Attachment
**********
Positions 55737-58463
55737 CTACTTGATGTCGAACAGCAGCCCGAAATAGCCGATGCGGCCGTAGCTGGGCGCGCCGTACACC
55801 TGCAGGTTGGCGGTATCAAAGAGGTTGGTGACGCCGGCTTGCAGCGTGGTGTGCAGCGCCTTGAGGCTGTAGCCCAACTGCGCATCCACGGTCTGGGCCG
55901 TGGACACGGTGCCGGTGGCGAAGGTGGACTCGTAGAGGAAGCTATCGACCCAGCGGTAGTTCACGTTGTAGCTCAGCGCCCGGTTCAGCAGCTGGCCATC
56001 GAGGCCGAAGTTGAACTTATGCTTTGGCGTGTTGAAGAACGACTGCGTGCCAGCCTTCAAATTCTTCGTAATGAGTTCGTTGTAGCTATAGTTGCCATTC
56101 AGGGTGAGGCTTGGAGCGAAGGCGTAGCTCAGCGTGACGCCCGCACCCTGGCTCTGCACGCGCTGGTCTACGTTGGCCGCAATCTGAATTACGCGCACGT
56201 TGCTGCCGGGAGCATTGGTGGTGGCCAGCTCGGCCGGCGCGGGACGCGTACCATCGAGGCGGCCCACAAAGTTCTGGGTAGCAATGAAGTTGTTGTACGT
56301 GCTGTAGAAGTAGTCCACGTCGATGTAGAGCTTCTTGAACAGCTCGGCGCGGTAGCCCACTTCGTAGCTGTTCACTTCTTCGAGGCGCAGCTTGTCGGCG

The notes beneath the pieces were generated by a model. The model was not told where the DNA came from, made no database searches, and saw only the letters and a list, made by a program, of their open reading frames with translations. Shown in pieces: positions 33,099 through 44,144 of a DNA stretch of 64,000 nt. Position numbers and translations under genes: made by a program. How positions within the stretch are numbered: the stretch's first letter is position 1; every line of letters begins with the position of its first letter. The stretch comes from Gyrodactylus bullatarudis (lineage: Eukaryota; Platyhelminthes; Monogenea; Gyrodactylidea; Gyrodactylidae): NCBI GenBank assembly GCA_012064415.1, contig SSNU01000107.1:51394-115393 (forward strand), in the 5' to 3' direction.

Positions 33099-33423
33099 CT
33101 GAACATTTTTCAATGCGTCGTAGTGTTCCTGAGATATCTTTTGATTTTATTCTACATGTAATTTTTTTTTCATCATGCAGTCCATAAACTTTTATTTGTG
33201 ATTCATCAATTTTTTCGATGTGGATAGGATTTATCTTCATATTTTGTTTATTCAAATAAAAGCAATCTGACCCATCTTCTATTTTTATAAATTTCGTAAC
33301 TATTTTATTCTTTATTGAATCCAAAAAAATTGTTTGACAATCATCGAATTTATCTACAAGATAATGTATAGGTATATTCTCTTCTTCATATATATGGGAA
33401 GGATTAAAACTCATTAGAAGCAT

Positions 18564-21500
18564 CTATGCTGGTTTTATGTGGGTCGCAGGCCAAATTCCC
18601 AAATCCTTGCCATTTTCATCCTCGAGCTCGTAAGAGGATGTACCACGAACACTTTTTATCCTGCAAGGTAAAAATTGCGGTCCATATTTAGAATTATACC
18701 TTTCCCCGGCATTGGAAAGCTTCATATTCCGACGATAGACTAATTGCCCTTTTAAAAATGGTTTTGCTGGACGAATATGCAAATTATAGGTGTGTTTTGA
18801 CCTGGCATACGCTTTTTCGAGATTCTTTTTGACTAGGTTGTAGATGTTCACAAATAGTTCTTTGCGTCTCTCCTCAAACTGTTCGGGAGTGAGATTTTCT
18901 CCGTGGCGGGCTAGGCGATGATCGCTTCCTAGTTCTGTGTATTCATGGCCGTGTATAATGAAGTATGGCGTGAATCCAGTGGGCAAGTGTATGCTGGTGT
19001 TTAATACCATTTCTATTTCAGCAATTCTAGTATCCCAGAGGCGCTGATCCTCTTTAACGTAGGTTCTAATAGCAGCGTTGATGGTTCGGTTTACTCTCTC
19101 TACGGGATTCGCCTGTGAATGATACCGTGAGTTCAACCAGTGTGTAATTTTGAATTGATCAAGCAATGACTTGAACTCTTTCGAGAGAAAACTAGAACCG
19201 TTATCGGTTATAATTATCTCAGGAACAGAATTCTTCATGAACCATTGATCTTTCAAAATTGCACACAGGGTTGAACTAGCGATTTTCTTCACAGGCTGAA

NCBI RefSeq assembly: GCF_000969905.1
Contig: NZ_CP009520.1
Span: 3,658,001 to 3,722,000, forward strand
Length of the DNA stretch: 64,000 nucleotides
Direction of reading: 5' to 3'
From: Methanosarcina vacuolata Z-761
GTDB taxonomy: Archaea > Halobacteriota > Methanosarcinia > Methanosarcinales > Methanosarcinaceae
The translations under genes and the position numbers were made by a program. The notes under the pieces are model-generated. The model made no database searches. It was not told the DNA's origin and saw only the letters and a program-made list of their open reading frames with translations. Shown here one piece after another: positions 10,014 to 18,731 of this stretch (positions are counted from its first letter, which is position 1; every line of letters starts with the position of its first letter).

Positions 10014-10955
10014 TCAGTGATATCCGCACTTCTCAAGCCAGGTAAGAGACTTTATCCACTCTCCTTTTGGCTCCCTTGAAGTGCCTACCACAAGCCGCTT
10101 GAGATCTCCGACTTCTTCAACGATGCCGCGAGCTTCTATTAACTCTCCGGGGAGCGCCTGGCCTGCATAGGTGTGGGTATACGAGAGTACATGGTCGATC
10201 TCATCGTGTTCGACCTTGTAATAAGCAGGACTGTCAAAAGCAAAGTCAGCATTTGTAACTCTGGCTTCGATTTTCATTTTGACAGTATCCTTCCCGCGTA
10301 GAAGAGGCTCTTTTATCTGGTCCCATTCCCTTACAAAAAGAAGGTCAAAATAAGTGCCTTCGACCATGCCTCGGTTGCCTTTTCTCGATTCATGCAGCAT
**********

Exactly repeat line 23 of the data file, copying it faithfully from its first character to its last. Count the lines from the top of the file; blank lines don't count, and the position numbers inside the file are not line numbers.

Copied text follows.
19101 TACGGGATTCGCCTGTGAATGATACCGTGAGTTCAACCAGTGTGTAATTTTGAATTGATCAAGCAATGACTTGAACTCTTTCGAGAGAAAACTAGAACCG